After being part of Malaysia leading to the Indonesian military confrontation and bitter dispute between the Singaporean state and Malaysian federal governments, Singapore and Malaysia mutually agreed to separate (yes, not kicked out) on August 9th 1965.
And overnight we Pillays became Citizens of Singapore. I changed citizenship three times before I was six years old.
I don’t recall the day when we left Malaysia. The only memory I have is someone saying, sometime later, that we now have to get a passport to go to Johore Bahru (as it was spelled then). How bizarre. Passport – not that I knew what that was!
Finally, I was a Singapore citizen. Not by choice, but by happy circumstance.
There was a time back when I was in primary six (1971), when the registration for the Identity Card was being undertaken in school. I recall Achan not being too keen for me to get my IC, because that meant that I’d have to do National Service which was introduced in 1967. For someone who served during wartime, I guess he was apprehensive with anything to do with the military. Probably explains why he was never much to discuss his time during the war.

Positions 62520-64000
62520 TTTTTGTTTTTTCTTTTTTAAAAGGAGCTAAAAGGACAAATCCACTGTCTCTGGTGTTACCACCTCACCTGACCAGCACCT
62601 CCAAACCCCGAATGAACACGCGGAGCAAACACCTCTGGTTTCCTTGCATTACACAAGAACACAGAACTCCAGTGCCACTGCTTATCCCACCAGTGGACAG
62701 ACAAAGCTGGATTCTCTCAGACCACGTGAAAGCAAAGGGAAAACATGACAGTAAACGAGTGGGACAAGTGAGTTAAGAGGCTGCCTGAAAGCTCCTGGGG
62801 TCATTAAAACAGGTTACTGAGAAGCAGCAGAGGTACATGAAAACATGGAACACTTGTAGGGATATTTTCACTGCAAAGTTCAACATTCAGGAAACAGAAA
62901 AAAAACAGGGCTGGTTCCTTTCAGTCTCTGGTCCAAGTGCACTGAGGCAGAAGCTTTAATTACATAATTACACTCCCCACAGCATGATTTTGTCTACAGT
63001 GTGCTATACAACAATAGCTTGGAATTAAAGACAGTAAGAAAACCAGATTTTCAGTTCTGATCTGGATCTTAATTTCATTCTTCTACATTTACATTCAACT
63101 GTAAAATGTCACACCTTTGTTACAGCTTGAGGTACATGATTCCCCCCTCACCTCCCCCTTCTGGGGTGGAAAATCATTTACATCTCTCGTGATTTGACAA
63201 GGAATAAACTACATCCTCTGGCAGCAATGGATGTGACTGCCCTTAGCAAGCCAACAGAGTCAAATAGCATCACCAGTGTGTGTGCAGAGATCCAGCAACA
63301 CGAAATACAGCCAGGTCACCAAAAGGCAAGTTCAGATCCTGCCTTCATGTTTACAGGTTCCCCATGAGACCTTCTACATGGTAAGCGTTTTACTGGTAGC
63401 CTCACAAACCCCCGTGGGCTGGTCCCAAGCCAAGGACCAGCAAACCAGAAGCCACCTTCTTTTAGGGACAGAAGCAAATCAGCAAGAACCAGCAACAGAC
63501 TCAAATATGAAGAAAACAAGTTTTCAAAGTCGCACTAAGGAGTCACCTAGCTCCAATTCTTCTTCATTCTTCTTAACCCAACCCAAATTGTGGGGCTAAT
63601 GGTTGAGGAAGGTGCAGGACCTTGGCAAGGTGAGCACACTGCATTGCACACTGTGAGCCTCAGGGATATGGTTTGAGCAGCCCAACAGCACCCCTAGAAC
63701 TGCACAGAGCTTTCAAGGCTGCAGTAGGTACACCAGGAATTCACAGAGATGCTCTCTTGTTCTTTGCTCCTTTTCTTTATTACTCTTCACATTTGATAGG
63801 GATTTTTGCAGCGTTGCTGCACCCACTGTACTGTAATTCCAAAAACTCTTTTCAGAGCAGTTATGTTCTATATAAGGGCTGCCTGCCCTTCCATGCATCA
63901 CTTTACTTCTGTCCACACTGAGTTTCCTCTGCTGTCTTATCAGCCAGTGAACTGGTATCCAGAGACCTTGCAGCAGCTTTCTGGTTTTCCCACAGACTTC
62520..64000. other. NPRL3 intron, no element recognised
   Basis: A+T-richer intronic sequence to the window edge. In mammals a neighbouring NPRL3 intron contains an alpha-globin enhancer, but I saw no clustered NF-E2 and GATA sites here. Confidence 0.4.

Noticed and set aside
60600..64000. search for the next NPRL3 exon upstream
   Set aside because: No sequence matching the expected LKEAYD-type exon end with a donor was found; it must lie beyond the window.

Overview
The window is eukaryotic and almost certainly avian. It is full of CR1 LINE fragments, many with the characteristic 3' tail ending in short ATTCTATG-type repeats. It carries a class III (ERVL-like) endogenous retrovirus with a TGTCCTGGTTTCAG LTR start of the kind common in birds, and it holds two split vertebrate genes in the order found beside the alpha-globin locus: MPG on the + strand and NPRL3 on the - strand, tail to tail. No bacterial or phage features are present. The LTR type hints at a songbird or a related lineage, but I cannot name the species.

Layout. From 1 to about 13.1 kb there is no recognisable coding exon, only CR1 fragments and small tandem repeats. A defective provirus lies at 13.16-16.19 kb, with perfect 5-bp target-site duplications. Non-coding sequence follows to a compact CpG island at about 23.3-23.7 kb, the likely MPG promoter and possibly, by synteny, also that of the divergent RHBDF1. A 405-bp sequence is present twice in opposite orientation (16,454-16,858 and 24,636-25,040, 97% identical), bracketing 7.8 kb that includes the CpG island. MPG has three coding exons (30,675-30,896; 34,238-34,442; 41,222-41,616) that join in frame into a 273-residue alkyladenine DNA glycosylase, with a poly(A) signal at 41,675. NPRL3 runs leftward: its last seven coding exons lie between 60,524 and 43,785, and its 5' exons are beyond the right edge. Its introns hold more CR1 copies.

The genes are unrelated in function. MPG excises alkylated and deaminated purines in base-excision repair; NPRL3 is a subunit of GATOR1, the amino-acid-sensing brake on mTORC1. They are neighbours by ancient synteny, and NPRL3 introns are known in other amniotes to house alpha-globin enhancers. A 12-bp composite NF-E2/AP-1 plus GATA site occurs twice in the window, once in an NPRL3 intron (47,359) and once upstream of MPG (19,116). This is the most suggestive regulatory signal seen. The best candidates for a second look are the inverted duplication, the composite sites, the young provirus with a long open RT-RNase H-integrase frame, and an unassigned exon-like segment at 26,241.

So, fast forward many years, to 2015 and here we are the day after Singapore’s 50th National Day enjoying the hardwork of generations of Singaporeans to make this place home. Achan left us in 2007 and I am sure if he was here, he would have relished every moment, just as we continue to do.
It is a special moment in time. As my younger son was remarking yesterday as we made our way down to the Marina Bay to watch the fireworks, “this is the ideal time to wreak havoc in Singapore. All the people gathering around. The crowds. All you need is some crackpot to blow something up.” And it did not happen. We don’t have a locked-down state. We have a free country (granted we can have more freedoms).
As we look forward to the next 50 years to SG100 (when the boys would be 67 and 65 respectively!!), what kind of a country would it be? Can I help make it what it should be by working with the next generation NOW to make it happen? I shall leave that as subject of another post.